Photo: A bus passes a pedestrian on Geary Boulevard in San Francisco, the focus of Calthorpe and Walter’s analysis. (Gabriel White, Flickr, Creative Commons).

The post Analysis suggests autonomous transit would be most efficient use of AV technology appeared first on Mobility Lab.

]]>
https://mobilitylab.org/2017/04/27/autonomous-transit-technology-art/feed/ 0
Biking in Arlington gets a boost from Safetrack and warmer winter weather https://mobilitylab.org/2017/04/18/biking-arlington-gets-boost-safetrack-warmer-winter-weather/ https://mobilitylab.org/2017/04/18/biking-arlington-gets-boost-safetrack-warmer-winter-weather/#respond Tue, 18 Apr 2017 19:21:06 +0000 https://mobilitylab.org/?p=21964 Has there been an increase in biking in Arlington due to Washington D.C.’s region-wide SafeTrack initiative to repair Metrorail? It’s a difficult question to answer at this point. BikeArlington has already reported that there were increases up to 75 percent over 2015 daily averages in bike traffic at the Rosslyn-Custis Trail bike counter during the... Read more »

The post Biking in Arlington gets a boost from Safetrack and warmer winter weather appeared first on Mobility Lab.

]]>
Has there been an increase in biking in Arlington due to Washington D.C.’s region-wide SafeTrack initiative to repair Metrorail? It’s a difficult question to answer at this point.

BikeArlington has already reported that there were increases up to 75 percent over 2015 daily averages in bike traffic at the Rosslyn-Custis Trail bike counter during the first surge back in June 2016.

How much were this and other increases caused by SafeTrack or simply a product of a trend of bicycle traffic building up steadily over the years?

I took a look back at 2013, 2014, and 2015 data (see the graphs I created at the bottom of this article) in order to compare cycling daily averages from these times to the SafeTrack surge averages in 2016 and 2017. I controlled for weather to some extent, since it has such a significant impact on cycling and walking.

It seems that the only major difference from previous analyses is that increases in later surges are attributable to trends over the years of increasing winter ridership.

For the Surge 8 through 11 time period (in 2016, from August 27 to December 20), trail use had shown a decrease over the same time period from 2013 to 2014, but then it steadily increased after 2014 (except during Surge 9 on the Mount Vernon Trail). This could be attributed to some of the increase in winter ridership during SafeTrack to overall increasing trail use since 2014.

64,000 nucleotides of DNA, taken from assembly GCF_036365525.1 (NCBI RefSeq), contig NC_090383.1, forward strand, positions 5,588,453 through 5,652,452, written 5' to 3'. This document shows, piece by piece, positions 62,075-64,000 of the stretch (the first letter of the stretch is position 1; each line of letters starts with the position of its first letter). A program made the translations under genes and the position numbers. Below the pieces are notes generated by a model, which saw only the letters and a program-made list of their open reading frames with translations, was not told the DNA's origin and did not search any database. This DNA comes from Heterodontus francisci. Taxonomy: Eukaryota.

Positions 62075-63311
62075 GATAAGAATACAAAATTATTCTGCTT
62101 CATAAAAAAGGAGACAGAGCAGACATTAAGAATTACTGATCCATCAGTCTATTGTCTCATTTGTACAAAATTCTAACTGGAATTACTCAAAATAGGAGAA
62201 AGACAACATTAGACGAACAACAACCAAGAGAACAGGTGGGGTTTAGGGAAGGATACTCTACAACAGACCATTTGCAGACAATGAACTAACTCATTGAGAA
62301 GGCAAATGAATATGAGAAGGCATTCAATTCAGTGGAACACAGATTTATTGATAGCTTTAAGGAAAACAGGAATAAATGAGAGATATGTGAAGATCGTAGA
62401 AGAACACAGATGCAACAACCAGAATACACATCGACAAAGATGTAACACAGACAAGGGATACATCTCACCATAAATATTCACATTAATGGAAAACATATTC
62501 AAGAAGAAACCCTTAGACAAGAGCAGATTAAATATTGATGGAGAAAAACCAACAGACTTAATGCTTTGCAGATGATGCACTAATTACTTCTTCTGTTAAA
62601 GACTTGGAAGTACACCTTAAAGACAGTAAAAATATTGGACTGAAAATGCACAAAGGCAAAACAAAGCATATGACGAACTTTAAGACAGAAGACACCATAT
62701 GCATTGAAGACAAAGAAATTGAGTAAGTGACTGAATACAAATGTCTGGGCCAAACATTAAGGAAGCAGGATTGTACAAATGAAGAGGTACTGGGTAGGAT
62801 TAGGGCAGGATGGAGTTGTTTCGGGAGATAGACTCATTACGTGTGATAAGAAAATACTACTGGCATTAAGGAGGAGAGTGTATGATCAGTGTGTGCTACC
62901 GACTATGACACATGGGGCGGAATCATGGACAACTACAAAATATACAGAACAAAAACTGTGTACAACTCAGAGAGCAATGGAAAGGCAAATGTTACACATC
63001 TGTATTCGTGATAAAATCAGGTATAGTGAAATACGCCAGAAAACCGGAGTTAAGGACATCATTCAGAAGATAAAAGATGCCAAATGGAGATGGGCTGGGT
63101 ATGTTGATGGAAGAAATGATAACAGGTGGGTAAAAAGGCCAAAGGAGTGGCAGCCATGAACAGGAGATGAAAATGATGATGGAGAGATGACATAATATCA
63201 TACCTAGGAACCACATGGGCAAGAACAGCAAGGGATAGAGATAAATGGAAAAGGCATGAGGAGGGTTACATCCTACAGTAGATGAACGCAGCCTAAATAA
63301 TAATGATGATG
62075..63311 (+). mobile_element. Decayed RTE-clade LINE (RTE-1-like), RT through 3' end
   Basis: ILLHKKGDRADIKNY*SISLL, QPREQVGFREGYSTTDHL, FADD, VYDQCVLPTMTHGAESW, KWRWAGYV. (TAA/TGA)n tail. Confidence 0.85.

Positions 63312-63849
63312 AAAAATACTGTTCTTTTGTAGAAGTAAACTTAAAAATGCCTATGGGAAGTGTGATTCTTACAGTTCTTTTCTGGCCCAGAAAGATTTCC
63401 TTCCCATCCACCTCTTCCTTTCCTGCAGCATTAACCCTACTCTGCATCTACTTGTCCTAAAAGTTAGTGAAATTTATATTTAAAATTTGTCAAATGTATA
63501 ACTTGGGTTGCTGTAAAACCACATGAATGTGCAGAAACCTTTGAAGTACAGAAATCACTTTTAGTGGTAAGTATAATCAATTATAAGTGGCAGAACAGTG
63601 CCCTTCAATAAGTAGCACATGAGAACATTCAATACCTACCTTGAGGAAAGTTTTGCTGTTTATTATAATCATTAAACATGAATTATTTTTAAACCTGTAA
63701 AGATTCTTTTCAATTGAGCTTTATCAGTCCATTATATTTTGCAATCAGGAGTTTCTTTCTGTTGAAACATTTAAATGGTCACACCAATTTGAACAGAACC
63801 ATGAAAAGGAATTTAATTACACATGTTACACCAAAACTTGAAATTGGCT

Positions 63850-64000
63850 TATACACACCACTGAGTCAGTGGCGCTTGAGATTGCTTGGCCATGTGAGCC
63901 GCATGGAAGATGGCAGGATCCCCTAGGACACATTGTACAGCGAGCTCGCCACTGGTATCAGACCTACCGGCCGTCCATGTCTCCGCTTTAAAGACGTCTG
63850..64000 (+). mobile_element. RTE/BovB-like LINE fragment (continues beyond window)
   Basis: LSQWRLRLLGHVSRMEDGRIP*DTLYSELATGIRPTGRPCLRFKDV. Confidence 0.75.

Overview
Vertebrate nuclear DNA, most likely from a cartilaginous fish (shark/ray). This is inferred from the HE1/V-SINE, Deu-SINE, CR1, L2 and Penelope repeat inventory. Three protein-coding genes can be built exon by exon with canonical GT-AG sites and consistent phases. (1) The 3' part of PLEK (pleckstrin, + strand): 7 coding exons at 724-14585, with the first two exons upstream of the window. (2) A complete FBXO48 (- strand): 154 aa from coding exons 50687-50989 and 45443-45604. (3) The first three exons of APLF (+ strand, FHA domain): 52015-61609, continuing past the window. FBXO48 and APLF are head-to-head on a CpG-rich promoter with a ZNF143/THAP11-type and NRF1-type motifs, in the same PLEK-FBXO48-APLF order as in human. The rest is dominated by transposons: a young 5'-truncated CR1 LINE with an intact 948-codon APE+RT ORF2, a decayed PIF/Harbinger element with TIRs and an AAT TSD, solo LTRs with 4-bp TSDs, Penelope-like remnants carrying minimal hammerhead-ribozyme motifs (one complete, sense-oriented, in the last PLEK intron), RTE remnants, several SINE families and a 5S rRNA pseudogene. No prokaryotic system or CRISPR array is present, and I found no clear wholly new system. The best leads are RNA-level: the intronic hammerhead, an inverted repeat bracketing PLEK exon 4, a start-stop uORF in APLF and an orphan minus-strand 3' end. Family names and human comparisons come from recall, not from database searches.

Ideally, this is the desired effect too. As transportation options become more plentiful and more well known, it makes sense that, over the years, cycling numbers increase.

Looking at the Surge 12 (which ended in February 2017) time period, however, all previous years showed a decreasing trend, with the SafeTrack surge creating quite an increase in ridership, going above even the 2013 numbers. Part of this can be attributed to an unseasonably warm February.

How much of this increase can be attributed to SafeTrack versus summer-like weather?

In the fall, trends stay fairly steady. SafeTrack caused quite an increase in traffic, and David Patton, Arlington County’s bicycle and pedestrian planner, says, “[Over] seven years of data for [the Custis Rosslyn bike counter], there is about a 3.5 percent compounded increase [for bikes]. It’s not a straight line – highly conditioned by weather – but on a slow upward trend.”

Henry Dunbar, program director of Bike Arlington, added, “It’s really difficult to pinpoint how much direct effect SafeTrack had on bike ridership. A lot of the original mode switching likely went back to riding Metro after the early surges proved to be not that disruptive, but we won’t know for certain until some more in-depth surveys are done. For now, the bike counter data alone can only tell us so much.”

The pattern over the years is very curious too: decreasing ridership in the summer, followed by stable ridership in the fall, and increasing ridership in the winter, until January.

Stable and increasing ridership are understandable, as Americans become more multi-modal.

The decreasing summer trends are questionable, also because they are not steadily decreasing. This means that there could be an anomaly in one of the years that is causing this shift. Is it really decreasing as people choose not to bike, or is it all due to external factors not accounted for?

The patterns surrounding Surge 12 are quite curious as well. The initial surge was thought to have caused such a large increase due to its novelty, but Surge 12 has none of this novelty, and compares in magnitude to the increase of Surge 1.

“This is interesting,” said Dunbar. “I have to wonder if that wasn’t aided by a stretch of really nice weather.”

W&OD Cyclists

W&OD Bon Air West Counter Cyclists

Rosslyn-Custis Cyclists

Rosslyn-Custis Counter Cyclists

Mount Vernon Trail Cyclists

Mount Vernon Trail South Airport Counter Cyclists

Photo: Capital Bikeshare user in Arlington by DOT DC; Graphics by Angela Urban.

The post Biking in Arlington gets a boost from Safetrack and warmer winter weather appeared first on Mobility Lab.

]]>
https://mobilitylab.org/2017/04/18/biking-arlington-gets-boost-safetrack-warmer-winter-weather/feed/ 0